Thursday, January 17, 2008

Dangerous Liaisons


I need some help out there from some French speakers in France. Yesterday in my mom's car she was playing her new Pimsleur French CD's, preparing for our trip. As the man was speaking, I noticed he was not making the liaisons. At first, I thought it was a mistake. Then he continued on and on. For example, for we went, phonetically it was this: noo-sohm-allay. For I am here it was zhu-swee ee-see. No "z" sounds linking the words together. Completely contrary to what I have been taught.




Then in English he explained it. He said that more and more people in France are dropping the liaisons and so they are now teaching it that way. Well, I asked my relative in France about it today, and he said he had no clue what I was talking about.




Question #1: Is it true that liaisons are being dropped more and more?


Question #2: Is this just the equivalent of teaching "I dunno" and "D'ya wanna?"




Moi, chais pas.

13 comments:

Cécy said...

I was wondering what you were going to talk about when I saw the picture... Not quite what I had in mind.

I never heard that the liaisons were being dropped in France.
I think you would be speaking correctly either way though. I do liaisons when I speak in French, not sure who is dropping them...

Samantha said...

That's funny, I was told the exact opposite in my fancy-pants French classes. The profs all said that there was a trend towards more liasons, even in places where there shouldn't normally be. Jacques Chirac and several newsanchors were credited with starting it.

It's true that in informal speech (or when speaking to 'uneducated' people), they don't tend to use liasons as much, but in formal French, they're definitely alive & kicking.

Cassoulet Cafe said...

Cecy,
I thought I'd throw everyone with the picture :) Thanks for your much needed input!

Sam,
Thank you, as well, for your input. Verdict...I will keep speaking with the liaisons as I was taught, and as I speak.

Betty C. said...

Moi, chuis ici et chais pas trop non plus.

Helene said...

I never been to France and glad I discovered your blog. That makes me want to visit it one day.

Ken Broadhurst said...

There are three categories of liaisons: obligatoires, facultatives, and interdites.

The ones you mention in your blog entry are facultatives -- optional. You can say "nous somme' allés" or "nous-sommes-z-alle's" either way. Or "je sui' américain" or "je suis-z-américain".

Liaisons between articles and nouns like les-z-oeufs or les-z-années are obligatory. Nobody drops those. The interdites ones are where you hear French people make more mistakes. Les-z-haricots used to be wrong but so many people say it that way that it's okay now. And then there are to completely crazy ones: there's a chef on French Cuisine TV who often says something is "trop-z-épais", for example. That's just wrong.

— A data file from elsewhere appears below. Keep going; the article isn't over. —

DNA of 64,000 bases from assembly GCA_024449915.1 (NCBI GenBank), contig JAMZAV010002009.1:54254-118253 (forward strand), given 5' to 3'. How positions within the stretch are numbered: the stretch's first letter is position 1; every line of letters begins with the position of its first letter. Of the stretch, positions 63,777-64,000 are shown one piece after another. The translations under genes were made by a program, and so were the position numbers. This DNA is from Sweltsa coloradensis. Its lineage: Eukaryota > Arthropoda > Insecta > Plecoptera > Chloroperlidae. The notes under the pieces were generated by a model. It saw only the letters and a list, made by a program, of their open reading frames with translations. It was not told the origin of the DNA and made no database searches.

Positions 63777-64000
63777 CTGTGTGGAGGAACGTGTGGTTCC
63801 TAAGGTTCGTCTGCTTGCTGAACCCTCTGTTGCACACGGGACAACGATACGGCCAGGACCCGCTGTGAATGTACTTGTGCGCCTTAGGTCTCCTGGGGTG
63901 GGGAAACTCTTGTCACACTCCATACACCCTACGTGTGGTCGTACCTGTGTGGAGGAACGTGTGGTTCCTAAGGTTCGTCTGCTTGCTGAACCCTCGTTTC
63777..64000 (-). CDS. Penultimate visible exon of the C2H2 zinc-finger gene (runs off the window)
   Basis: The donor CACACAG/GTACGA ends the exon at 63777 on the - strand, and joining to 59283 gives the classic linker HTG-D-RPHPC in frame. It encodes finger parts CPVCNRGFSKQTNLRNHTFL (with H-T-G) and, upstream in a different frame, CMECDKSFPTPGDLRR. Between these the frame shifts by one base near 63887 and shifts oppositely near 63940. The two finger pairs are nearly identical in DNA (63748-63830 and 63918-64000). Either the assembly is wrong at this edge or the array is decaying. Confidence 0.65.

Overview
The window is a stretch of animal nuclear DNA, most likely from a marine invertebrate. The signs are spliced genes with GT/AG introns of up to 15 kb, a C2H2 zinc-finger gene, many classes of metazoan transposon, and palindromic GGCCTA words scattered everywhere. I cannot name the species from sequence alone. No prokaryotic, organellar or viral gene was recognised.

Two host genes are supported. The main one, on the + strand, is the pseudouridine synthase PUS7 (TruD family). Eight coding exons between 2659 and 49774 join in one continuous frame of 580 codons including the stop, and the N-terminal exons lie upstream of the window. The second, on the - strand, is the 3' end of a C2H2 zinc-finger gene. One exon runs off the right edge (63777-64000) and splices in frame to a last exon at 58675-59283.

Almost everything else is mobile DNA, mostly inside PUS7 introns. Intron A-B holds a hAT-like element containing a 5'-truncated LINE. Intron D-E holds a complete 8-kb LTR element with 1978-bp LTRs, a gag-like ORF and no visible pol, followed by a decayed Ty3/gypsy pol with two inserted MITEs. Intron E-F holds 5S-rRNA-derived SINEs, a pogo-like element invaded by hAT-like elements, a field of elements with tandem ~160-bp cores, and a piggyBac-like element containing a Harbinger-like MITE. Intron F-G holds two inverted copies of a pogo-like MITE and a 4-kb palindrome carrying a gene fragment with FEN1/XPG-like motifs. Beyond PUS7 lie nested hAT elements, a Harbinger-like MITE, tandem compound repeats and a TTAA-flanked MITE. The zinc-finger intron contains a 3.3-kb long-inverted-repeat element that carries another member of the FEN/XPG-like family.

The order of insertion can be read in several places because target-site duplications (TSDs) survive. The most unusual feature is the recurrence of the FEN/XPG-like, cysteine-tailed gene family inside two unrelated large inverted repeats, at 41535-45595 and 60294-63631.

Optional liaisons are just that, and more informal ways of speaking drop them.

As a foreigner speaking French, you do better to make the optional liaisons than to drop them. And don't use slang. It's better to stick to standard, slightly more formal styles of speaking.

Colleen said...

Pour moi, le liasons sonne mieux et est plus facile a prononcer.

Zen Chef said...

It's been a few years the liaisons have been dropped by scholars. It's becoming more mainstream now.
Moi aussi je pense que les liaisons sonnent mieux!
:-)

Betty C. said...

Thanks to Ken for all of that information! I've heard some doozers lately, especially with numbers: quatres-z-années ou cents-z-hommes. Grating.

I must admit I've tended to pick up most of the informal styles of speaking though. But then again, I'm not a foreigner anymore, though. Na!

Cassoulet Cafe said...

Betty, I love the chuis and chais, don't you? :)

Helene, Thank you very much for stopping by my blog! I will check out yours ASAP. Yes, France is wonderful, especially the south.
We are going back in about 6 weeks, so check back and take a 'virtual trip' with me. :)

Ken,
Thank you VERY much for your wonderful explanation. I prefer to use the liaisons, but I have to confess my friends have taught me some slang and I used certain things quite often. I'm always making people giggle! Especially if I say "z-y va!" Mostly, I tend to say ouais instead of oui, probably a very bad habit, non? And chuis and chais pas, etc. Things like that. Oups.

Colleen et ZenChef, Ouais, je suis d'ac! :)

cjscriven said...

I've just started formal French lessons (finally) and I have been told to use the 'z' sound. However, my teacher explained that there is a bit of a 'revolution' going on in terms of language and it is, in part, driven by Zarkozy. His speech is quite a bit less formal than Chirac and some see this as a move toward a more casual, or 'modern', French. Any relation to your question? not sure

La Belette Rouge said...

I have noting to add as I am not a French speaker. I do, however, love that photo. Fantastic find!! Love!

Angélique said...

I also have an old Pimsleur with a lesson on how to order in restaurants. The customer called the waiter 'garçon'. However I've also read in French etiquette books and articles that one must never use the word 'garçon' when addressing a waiter. Confusing.